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7 The New Zealand Dioxin Inventory

7.1 Basis of the 1998 inventory

The New Zealand dioxin inventory for the reference year 1998 (Ministry for the Environment, 2000) provided a national estimate of PCDD and PCDF emissions to air, land and water, and of quantities present in reservoir sources. Annual emission estimates were derived for each source from an activity statistic and an emission factor.

The total annual estimate for emissions to air in New Zealand was between 14 and 51 g I-TEQ per year. The secondary metals sector was estimated to contribute between 0.126 and 3.16 g I-TEQ per year. The categories used were secondary steel, non-ferrous metals and secondary aluminium production. Table 17 summarises the data used to estimate total annual emissions for 1998.

Table 17: PCDD and PCDF estimates from secondary metals, 1998

Metal production sector

Basis of production estimate

Annual production
(tonnes per annum)

Emission factor range
(μg I-TEQ tonne-1)

Emission range
g I-TEQ per year to air

Secondary steel

One large plant in Auckland; excluded small iron and steel foundries

170,000

0.098 - 0.37

0.017- 0.063

Non-ferrous metals (includes a lead smelter)

Total production based on the number of employees in the sector

20,000 - 36,000

5 - 35

0.1 - 1.3

Secondary aluminium

Three large sites in Auckland and one in New Plymouth; included other non-ferrous metal production from these sites

35,000

0.26 - 52.2

0.0091 - 1.8

Total

-

225,000 - 241,000

-

0.126 - 3.16

Source: Ministry for the Environment, 2000.

The secondary metal sector was identified as a reasonably significant contributor to the national emissions from industrial sources, but there was a large uncertainty associated with the estimates due to uncertainty in both the emission factors and the activity statistics.

The emission estimate for secondary steel was based on one plant with an EAF processing steel scrap with a rated capacity of 170,000 tonnes per year, which represented 90% of New Zealand's iron and steel production at the time. This site was excluded from the present study, as discussed elsewhere. Six samples from the plant over a six-month period gave emissions in the range 0.0064 to 0.239 ng I-TEQ/Nm3 with a mean of 0.0127 ng I-TEQ. This corresponded to an emission factor of 0.098-0.37 µg I-TEQ tonne-1. The activity statistic and emission factors were both rated as having high certainty. The estimates for total PCDD and PCDF from the 1998 inventory did not include iron and steel foundries.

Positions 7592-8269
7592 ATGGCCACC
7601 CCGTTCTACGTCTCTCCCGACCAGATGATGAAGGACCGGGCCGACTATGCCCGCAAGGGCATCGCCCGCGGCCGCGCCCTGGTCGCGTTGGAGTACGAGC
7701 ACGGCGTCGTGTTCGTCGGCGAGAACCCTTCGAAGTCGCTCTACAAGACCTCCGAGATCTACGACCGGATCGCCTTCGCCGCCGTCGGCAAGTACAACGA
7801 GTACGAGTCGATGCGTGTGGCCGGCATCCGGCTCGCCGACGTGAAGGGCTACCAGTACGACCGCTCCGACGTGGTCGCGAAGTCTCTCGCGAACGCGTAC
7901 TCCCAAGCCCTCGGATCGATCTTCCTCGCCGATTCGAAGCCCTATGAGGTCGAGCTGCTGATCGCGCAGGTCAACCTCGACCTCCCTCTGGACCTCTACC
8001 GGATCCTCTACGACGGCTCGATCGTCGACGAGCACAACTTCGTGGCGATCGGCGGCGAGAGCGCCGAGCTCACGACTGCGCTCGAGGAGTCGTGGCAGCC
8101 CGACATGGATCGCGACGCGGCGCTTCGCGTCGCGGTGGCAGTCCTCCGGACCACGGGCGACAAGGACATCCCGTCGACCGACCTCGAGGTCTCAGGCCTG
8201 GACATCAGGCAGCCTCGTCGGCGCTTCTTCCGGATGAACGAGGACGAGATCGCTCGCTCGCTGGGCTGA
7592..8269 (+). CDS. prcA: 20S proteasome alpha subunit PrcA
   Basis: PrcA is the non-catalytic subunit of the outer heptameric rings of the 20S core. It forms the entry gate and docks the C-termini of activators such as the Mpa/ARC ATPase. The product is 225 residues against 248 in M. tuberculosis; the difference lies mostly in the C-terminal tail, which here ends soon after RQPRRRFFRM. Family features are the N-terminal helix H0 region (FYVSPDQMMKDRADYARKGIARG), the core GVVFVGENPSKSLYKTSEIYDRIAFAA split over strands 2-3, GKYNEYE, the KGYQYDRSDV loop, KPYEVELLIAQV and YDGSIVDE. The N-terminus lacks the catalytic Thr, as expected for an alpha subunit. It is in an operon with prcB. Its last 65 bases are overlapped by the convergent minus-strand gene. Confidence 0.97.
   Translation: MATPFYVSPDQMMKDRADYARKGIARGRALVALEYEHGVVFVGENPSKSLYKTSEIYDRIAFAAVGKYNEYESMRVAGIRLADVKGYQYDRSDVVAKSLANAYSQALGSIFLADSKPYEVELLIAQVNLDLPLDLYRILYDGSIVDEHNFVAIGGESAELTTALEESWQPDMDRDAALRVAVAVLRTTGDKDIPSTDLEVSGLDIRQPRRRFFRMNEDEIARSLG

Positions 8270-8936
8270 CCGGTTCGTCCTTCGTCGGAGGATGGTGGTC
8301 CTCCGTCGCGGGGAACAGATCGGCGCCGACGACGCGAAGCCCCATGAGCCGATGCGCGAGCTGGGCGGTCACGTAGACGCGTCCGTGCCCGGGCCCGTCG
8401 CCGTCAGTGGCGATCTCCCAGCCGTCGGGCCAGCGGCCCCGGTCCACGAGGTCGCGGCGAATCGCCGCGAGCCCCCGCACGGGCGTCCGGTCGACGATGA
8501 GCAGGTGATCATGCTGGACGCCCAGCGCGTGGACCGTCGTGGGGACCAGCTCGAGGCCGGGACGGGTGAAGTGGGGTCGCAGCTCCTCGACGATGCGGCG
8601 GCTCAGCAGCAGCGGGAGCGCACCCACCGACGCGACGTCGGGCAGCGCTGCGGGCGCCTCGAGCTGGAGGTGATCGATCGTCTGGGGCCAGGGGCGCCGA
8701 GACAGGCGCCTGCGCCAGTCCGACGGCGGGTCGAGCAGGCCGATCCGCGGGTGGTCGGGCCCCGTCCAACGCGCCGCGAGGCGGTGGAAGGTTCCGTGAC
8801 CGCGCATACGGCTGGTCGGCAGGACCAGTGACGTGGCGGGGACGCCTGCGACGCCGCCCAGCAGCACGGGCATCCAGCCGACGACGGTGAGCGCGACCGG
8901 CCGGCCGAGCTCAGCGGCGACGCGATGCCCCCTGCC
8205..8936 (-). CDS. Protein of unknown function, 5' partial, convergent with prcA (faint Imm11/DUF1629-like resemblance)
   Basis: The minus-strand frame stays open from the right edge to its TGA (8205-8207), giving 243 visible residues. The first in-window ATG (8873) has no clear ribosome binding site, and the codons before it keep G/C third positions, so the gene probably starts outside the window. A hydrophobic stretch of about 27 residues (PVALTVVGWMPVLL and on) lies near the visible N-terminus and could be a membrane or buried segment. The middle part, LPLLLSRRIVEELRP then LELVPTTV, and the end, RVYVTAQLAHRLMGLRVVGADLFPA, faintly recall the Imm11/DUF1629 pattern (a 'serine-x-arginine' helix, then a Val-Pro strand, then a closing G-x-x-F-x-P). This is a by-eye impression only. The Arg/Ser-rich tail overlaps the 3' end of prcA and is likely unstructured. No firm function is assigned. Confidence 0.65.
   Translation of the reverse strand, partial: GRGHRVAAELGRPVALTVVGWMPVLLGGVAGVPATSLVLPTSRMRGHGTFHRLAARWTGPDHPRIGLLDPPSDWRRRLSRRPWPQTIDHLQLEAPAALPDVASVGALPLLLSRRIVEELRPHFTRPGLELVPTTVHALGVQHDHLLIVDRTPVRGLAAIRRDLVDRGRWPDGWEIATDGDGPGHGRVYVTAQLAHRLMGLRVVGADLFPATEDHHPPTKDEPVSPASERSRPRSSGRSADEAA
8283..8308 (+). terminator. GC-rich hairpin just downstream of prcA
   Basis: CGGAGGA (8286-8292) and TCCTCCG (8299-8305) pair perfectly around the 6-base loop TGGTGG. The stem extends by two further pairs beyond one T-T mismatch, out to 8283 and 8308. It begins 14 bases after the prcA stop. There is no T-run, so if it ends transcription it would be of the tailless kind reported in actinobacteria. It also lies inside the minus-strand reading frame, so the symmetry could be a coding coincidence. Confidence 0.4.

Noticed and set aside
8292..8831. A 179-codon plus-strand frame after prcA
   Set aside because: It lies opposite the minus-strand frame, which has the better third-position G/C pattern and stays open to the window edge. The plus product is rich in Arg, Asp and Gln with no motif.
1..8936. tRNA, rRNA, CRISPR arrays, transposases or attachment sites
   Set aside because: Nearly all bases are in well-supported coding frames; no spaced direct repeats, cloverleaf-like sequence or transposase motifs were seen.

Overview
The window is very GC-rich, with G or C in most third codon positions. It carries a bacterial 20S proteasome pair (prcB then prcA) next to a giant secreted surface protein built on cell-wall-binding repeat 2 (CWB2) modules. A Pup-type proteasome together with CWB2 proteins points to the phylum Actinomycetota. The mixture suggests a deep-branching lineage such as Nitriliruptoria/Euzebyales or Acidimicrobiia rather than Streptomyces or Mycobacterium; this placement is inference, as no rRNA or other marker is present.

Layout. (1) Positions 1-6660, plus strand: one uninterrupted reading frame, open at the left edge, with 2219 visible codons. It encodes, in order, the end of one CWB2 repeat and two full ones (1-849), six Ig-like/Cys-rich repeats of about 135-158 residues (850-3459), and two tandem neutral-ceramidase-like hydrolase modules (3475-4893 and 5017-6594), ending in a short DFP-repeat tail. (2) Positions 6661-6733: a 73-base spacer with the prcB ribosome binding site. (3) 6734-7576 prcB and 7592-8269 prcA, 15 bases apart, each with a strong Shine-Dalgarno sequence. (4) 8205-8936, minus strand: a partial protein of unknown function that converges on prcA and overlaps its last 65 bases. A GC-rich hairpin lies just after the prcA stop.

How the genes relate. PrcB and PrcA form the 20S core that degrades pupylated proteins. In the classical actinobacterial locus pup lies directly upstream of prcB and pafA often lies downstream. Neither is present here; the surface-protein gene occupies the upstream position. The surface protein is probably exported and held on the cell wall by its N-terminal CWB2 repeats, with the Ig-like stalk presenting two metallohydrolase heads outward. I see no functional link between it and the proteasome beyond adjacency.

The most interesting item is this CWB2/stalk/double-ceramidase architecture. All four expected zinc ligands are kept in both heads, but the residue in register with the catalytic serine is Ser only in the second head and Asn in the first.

Non-ferrous metal production estimates from the 1998 inventory included brass, copper, bronze and lead. Non-ferrous metal foundries in New Zealand were estimated to produce between 0.5 and 30 tonnes per day. The large number of small operators in the sector was identified as a limiting factor in being able to predict accurate production data. Information was used from the Metal Casting Industry Association and the number of employees in the sector to estimate total production at between 20,000 and 36,000 tonnes per year. This figure is similar to the survey results from the present study (see section 4) of 23,200 tonnes per annum, noting that one large secondary copper operation has recently ceased operation.

In 1988 no emission data were available for non-ferrous metals other than tests on a secondary lead smelter (described below), and activity data were extrapolated. An emission factor range of 5 to 35 µg I-TEQ tonne-1 was used, sourced from the UK inventory (Her Majesty's Inspectorate of Pollution, 1995).

A factor for New Zealand lead smelting was derived from New Zealand emission testing of 0.45 µg I-TEQ tonne-1, consistent with US emission factors for lead. The operation used a gas-fired rotary kiln with fabric filtration. Lead smelting has not been revised as part of this study due to the availability of specific test data, although this site was not accounted for separately in the 1998 inventory.